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Germany debates ‘post-growth society’ issue

Germany – Economic growth can be compatible with responsible environmental management, the German Advisory Council on the Environment (SRU) states in a new report.

‘€˜Compliance with environmental limits does not necessarily mean the end of growth. Better yet: the potential for decoupling prosperity from resource use is far from exhausted,’€™ the council says. Its report offers German Environment Minister Peter Altmaier several suggestions that it hopes will pave the way towards better use of resources.

Presenting the SRU’€™s findings to Minister Altmaier, the organisation’€™s Chairman, Prof Martin Faulstich, said: ‘€˜Unlimited growth is not possible in a finite world. This means that the dramatic reduction of our resource and energy use and their environmental impacts are becoming a key question for the 21st century.’€™

For example, the introduction of a mandatory deposit and refund system for mobile phones and computers would improve collection rates for used electronic equipment and reduce raw materials consumption, the SRU recommends. A ‘€˜marked increase in closed-cycle management’€™ could be achieved by introducing minimum standards for disposal of end-of-life electrical and electronic equipment.

From the opposite side, the report says that a tax on primary construction materials ‘€˜could reduce the pressure to continue extracting mineral resources in Germany’€™ while incentivising the construction industry to use secondary raw materials. Resource extraction, however, is pinpointed as a ‘€˜special challenge’€™ because so much of this takes place outside Germany.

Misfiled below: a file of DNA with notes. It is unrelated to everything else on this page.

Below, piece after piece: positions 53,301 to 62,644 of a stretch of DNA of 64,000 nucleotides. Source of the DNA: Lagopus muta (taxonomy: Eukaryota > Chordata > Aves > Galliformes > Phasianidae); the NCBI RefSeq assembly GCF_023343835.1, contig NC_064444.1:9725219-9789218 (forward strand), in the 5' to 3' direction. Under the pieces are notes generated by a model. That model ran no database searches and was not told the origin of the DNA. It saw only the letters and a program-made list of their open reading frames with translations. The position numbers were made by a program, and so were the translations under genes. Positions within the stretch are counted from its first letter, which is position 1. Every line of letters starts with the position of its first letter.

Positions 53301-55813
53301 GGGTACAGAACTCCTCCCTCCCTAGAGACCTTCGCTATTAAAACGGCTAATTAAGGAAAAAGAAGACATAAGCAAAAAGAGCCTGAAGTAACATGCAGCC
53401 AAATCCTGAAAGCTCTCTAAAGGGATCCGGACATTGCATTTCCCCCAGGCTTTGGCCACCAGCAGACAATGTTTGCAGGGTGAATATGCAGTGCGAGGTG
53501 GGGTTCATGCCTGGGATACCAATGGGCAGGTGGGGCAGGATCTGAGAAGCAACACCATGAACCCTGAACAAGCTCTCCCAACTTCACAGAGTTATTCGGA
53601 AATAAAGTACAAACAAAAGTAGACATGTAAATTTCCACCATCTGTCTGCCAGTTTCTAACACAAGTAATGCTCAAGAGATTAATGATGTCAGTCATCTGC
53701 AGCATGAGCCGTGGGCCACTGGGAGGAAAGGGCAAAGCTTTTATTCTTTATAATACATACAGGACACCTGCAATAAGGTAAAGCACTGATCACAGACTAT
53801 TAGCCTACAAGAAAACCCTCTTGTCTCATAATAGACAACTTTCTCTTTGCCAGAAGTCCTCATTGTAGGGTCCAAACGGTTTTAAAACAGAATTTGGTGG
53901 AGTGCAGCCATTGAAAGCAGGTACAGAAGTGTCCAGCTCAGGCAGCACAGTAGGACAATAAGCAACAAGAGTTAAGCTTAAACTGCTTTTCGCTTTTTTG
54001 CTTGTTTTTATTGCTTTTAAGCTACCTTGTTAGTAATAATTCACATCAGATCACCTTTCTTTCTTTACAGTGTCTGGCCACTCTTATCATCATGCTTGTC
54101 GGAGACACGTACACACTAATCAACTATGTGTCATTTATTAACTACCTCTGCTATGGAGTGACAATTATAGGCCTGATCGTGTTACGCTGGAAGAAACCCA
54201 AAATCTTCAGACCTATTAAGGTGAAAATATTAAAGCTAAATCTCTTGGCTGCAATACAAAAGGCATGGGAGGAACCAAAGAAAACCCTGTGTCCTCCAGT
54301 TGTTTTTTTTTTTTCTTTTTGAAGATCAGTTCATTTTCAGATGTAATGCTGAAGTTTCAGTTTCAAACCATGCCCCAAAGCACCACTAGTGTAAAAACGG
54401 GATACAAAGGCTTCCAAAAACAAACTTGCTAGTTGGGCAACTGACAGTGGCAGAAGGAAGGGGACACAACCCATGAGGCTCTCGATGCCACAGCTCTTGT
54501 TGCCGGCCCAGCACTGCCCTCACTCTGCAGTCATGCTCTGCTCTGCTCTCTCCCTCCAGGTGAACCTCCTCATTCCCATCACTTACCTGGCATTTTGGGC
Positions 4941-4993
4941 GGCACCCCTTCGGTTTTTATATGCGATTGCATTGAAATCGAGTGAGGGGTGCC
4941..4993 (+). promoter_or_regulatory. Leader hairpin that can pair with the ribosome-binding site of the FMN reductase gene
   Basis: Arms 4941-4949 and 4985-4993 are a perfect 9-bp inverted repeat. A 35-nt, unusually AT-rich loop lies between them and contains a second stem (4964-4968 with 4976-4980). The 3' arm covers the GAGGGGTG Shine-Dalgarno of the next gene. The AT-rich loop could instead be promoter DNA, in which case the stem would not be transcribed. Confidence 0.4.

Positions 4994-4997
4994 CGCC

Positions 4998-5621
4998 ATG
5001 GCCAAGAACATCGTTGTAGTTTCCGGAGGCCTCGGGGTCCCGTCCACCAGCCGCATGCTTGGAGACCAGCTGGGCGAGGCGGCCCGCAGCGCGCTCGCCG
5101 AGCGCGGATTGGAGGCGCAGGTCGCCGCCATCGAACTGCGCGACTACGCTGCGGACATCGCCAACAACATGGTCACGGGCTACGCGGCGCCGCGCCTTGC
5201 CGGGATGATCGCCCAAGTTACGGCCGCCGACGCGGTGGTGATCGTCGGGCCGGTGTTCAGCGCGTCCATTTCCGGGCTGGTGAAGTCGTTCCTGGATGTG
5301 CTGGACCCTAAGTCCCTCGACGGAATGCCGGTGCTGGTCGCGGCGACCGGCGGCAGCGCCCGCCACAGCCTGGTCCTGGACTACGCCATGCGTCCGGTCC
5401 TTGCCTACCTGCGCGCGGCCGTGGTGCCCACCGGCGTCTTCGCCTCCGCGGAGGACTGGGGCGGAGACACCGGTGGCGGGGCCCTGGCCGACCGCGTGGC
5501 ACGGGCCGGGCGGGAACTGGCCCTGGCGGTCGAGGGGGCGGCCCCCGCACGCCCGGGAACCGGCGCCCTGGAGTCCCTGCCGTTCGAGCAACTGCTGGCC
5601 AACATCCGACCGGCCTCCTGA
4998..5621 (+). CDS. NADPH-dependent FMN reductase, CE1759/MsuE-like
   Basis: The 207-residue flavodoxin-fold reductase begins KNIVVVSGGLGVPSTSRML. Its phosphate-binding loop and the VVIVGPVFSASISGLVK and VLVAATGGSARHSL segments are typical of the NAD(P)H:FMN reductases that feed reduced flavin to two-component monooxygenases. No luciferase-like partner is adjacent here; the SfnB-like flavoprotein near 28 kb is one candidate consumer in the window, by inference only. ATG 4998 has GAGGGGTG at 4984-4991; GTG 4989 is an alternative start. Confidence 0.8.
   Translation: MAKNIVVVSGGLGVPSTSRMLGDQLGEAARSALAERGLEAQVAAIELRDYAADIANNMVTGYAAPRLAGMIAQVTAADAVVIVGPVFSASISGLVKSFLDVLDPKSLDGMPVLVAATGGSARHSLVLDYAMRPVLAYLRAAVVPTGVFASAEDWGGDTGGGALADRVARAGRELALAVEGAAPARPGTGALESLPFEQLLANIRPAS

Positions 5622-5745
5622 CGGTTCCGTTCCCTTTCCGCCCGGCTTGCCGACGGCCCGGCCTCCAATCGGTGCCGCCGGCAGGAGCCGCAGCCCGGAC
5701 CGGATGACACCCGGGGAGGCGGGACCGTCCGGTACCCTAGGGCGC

The SRU warns: ‘€˜Failure to observe environmental limits can involve the passing of tipping points which could have serious repercussions on the environment, economy and the public.’€™ Compliance with existing regulations must be made a priority in the national, European and international debates, or a ‘€˜post-waste society’€™ may never be reached, the report concludes.

The SRU is made up of seven university professors from a range of different environment-related disciplines and has been advising the German government for 40 years. But Bitkom, the information and communications technology group, believes the SRU’€™s hopes for more efficient recycling of mobile phones are ill-founded.

Bitkom’€™s recent study of German consumer behaviour revealed that up to 30% of used mobiles ‘€“ an estimated 83 million devices in total – are ‘€˜stowed away in drawers’€™. Implementing a deposit scheme for such products would be ‘€˜more costly and have little added benefit’€™ compared with current take-back systems run on behalf of producers, the company claimed.

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